The Green Revolution and Long Term Economic Growth
The spread of high-yielding crop varieties developed through conventional plant breeding may have led, directly or indirectly, to four-fifths of all economic growth achieved in the developing world during the 40-year period from 1960 to 2000. That is the central finding of research by Casper Worm Hansen, Douglas Gollin and Asger Moll Wingender, presented at the annual congress of the European Economic Association in Geneva in August 2016.
The Green Revolution refers to high-yielding crop varieties developed primarily in public sector institutions, and distributed to farmers for free or made available at low cost. The new study considers 11 crops – rice, wheat, maize, sorghum, millet, barley, potato, cassava, dry beans, groundnut and lentils – and finds that in an average developing country, the Green Revolution led to an increase in per capita income of 47% between 1960 and 2000.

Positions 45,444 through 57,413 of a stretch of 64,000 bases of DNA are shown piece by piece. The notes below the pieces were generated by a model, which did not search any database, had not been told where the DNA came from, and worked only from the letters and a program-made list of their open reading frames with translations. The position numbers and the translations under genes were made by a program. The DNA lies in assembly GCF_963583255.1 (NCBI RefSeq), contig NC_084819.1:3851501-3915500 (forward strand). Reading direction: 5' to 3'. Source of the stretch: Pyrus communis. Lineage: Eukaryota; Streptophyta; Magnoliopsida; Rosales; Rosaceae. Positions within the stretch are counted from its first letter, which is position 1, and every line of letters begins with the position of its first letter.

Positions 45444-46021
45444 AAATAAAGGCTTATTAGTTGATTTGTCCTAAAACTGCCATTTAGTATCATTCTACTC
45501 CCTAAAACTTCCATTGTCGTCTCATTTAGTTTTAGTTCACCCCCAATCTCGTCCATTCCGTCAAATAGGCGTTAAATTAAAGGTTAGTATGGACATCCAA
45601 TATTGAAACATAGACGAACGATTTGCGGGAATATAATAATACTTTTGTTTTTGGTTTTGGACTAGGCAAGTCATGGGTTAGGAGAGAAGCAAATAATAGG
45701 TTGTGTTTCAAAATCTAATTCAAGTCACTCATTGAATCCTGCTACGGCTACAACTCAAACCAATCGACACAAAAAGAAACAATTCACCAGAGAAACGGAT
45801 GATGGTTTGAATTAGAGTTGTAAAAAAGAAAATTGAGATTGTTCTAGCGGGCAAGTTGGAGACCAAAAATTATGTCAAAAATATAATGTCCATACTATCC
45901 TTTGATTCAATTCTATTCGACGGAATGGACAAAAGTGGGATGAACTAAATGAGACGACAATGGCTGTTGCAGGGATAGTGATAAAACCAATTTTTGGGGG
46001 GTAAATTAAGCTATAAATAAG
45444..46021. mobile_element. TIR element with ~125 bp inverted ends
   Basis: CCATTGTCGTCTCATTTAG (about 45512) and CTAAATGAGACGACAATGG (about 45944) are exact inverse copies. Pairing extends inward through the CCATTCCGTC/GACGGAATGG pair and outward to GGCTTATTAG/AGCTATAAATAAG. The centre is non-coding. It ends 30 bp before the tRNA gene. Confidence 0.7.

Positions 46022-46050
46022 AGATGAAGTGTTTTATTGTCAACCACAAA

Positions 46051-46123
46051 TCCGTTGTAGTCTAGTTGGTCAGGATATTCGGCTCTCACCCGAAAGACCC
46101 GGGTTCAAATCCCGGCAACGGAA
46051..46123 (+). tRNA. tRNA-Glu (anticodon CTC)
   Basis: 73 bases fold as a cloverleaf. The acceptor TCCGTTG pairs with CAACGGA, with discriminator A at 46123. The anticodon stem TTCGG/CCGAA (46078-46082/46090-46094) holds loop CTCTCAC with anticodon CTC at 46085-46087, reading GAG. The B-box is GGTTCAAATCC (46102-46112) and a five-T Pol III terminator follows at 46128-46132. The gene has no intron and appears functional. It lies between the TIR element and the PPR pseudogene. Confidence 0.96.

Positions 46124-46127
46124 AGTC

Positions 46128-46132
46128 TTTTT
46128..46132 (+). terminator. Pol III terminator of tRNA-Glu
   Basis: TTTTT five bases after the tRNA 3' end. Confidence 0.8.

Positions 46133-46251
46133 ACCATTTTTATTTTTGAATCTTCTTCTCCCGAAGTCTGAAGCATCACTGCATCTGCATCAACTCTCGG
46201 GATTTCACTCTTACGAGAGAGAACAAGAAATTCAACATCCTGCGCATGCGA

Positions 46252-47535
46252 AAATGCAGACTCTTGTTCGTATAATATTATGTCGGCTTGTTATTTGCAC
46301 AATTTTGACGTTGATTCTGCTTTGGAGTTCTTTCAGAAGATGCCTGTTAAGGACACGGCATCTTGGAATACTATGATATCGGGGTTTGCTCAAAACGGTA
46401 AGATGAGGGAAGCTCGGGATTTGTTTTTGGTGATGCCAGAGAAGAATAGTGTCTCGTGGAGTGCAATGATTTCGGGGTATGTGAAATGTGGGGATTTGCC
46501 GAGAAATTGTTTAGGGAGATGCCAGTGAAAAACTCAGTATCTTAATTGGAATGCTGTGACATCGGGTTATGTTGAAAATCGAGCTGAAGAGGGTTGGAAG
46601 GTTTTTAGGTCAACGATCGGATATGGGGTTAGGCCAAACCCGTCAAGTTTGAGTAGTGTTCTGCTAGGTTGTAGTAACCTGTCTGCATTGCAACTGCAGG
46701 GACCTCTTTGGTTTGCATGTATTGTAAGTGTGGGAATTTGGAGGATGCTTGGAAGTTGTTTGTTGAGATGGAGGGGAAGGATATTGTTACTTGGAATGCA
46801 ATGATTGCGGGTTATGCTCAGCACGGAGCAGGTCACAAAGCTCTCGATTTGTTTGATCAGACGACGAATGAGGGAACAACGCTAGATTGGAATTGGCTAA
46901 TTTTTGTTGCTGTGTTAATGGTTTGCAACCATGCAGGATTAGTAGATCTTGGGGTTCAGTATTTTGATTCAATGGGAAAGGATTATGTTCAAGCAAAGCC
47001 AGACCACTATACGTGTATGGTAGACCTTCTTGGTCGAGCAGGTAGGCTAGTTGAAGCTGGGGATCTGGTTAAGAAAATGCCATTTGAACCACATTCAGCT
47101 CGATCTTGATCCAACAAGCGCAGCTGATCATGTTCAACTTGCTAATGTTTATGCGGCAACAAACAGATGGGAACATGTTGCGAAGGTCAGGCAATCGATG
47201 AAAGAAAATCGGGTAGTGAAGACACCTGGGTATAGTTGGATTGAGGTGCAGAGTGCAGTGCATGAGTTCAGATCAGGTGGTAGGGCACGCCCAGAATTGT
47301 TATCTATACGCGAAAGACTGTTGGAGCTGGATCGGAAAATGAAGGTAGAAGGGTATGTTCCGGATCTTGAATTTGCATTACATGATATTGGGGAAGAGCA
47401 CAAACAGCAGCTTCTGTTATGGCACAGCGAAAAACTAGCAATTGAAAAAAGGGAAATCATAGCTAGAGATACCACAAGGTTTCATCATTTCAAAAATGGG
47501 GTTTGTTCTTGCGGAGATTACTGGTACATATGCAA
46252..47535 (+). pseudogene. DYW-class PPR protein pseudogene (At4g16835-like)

Co-author Casper Worm Hansen comments: 'What we are finding is far more than the direct effects that would have come from producing more agricultural commodities. We are instead picking up broader and deeper changes in these economies. The lesson is that successful agricultural science can have a really large payoff in terms of macroeconomic outcomes.'